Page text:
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Tax overhaul bill hits dead end in special session

SANTA FE – A proposal to retool New Mexico’s gross receipts tax code – and rebrand it as a sales tax – hit a special session dead end in a House committee Thursday.

While the vote to table the 430-page tax change bill was expected after majority Democrats ruled out passage of the bill before this week’s special session, it still represented a stinging disappointment for Rep. Jason Harper, R-Rio Rancho, who worked for weeks to cobble it together.

“We are so risk-averse and so scared of reform,” Harper told reporters after a party-line vote in the House Labor and Economic Development Committee. “I felt like this was something the left and right could shake hands on.”

He also lamented the proposal having become a political hot potato, saying, “It’s very disappointing to me that this has turned into a partisan issue.”

But Democratic lawmakers expressed concern about the potential for unforeseen consequences, with Rep. Bill McCamley, D-Mesilla Park, saying the bill could have actually caused state revenue levels to plummet in the coming year.

“This bill would have created a further deficit … and I’m not ready to vote to cut schools any more,” McCamley said.

All six Democrats on the committee voted in favor of tabling the bill, which essentially represented its demise for the special session. All five Republicans on the panel voted against tabling the measure.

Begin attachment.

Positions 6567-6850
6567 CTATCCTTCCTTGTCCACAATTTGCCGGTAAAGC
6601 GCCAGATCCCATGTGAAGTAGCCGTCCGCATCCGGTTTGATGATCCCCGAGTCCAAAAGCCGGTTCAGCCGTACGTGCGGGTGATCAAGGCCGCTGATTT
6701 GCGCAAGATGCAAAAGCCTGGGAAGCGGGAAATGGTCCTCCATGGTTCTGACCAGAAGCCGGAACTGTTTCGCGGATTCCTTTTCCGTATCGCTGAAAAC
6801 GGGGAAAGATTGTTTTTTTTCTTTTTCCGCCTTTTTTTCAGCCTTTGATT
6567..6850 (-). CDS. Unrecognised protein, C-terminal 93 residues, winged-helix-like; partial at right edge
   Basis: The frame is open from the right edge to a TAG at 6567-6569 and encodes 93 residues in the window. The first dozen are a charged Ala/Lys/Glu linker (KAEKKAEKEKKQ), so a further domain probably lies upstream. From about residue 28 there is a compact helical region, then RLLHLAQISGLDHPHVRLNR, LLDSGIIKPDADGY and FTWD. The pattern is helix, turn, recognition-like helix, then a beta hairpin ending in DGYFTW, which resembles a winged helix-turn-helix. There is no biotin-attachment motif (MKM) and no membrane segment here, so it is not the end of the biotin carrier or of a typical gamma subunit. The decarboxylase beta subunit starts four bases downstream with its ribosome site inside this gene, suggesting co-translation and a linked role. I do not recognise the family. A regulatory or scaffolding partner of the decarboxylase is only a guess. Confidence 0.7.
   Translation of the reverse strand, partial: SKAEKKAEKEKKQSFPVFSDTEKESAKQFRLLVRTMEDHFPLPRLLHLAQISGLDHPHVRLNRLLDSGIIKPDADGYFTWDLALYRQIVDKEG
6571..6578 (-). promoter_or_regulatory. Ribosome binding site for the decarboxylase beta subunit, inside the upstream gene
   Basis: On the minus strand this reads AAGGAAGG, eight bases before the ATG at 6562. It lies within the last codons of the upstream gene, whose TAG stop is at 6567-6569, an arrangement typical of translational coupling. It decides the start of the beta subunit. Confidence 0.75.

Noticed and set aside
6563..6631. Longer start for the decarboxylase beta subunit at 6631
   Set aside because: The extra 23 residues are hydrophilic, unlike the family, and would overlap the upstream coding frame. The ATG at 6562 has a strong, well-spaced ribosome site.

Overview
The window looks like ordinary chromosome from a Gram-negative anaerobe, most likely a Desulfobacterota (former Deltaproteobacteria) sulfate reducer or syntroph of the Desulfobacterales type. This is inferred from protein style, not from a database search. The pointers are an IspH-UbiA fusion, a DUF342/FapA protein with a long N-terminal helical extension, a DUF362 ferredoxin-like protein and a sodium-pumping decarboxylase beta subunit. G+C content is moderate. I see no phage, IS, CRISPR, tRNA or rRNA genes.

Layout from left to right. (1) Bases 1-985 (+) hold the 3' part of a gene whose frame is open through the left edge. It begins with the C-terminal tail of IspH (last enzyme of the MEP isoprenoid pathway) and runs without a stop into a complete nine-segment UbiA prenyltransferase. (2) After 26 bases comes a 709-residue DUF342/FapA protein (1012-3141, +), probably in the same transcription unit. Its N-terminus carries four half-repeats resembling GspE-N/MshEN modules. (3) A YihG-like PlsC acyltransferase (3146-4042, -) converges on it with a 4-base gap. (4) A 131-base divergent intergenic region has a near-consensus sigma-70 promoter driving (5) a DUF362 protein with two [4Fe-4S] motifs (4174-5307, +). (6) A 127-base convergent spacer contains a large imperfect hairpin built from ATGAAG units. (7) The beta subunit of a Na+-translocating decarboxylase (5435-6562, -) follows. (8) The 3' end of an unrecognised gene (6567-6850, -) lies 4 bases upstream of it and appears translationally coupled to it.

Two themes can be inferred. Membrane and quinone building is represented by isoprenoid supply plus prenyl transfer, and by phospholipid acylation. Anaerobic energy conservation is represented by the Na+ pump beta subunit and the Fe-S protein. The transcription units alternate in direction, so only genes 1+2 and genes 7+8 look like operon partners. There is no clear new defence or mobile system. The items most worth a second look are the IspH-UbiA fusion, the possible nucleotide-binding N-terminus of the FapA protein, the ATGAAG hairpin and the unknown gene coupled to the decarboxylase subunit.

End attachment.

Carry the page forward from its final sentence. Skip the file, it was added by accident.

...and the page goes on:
The bill was similar in intent to a similar tax measure that passed the House in this year’s 60-day legislative session and then stalled in the Senate, but it contained key differences.

It was added to the special session agenda by Gov. Susana Martinez, who has said it could make the state’s tax system fairer and easier to understand, while also generating short-term revenue to help stabilize the state’s financial footing.

The two-term Republican governor blasted the Democratic-controlled Legislature on Thursday for not having the “courage to pursue comprehensive tax reform” that she said would allow families to keep more of what they earn.

However, Democrats disputed the assertion, with Rep. Miguel Garcia, D-Albuquerque, saying it could hurt low-income New Mexico residents.

“Under this plan, health care costs would rise for working families, but there is nothing here to offset those new costs,” Garcia said.

In its special session form, the bill would have eliminated more than 70 gross receipts tax breaks and lowered the overall state and local base rate by about 1 percentage point – from around 7 percent to 6 percent.

It would have also removed some of the business-on-business taxes, while increasing the tax rate on vehicle sales and health insurance premiums.

Unlike a previous version of the bill, it would not have reimposed a tax on food items. A food tax exemption was enacted in 2004, and the state pays a subsidy to city and county governments to offset the forgone revenue.

John Monforte, the acting secretary of the state Taxation and Revenue Department, said a tax overhaul could help bolster New Mexico’s anemic economy, which has had the nation’s highest jobless rate for three consecutive months.

“If that is going to change, one of the key pieces to that puzzle is tax reform,” Monforte said during Thursday’s hearing.

But more than a dozen lobbyists, advocates and union leaders testified against the legislation, saying the bill could impose a greater tax burden on New Mexico’s health care system and had not been thoroughly analyzed.

And a legislative analysis of the bill, which was not publicly released until Wednesday, said it was “impossible to score precisely” its financial impact due to limitations in data.

“This is not ready for prime time,” said Dan Weaks, a policy consultant for the New Mexico Hospital Association. “I think it needs a lot more work.”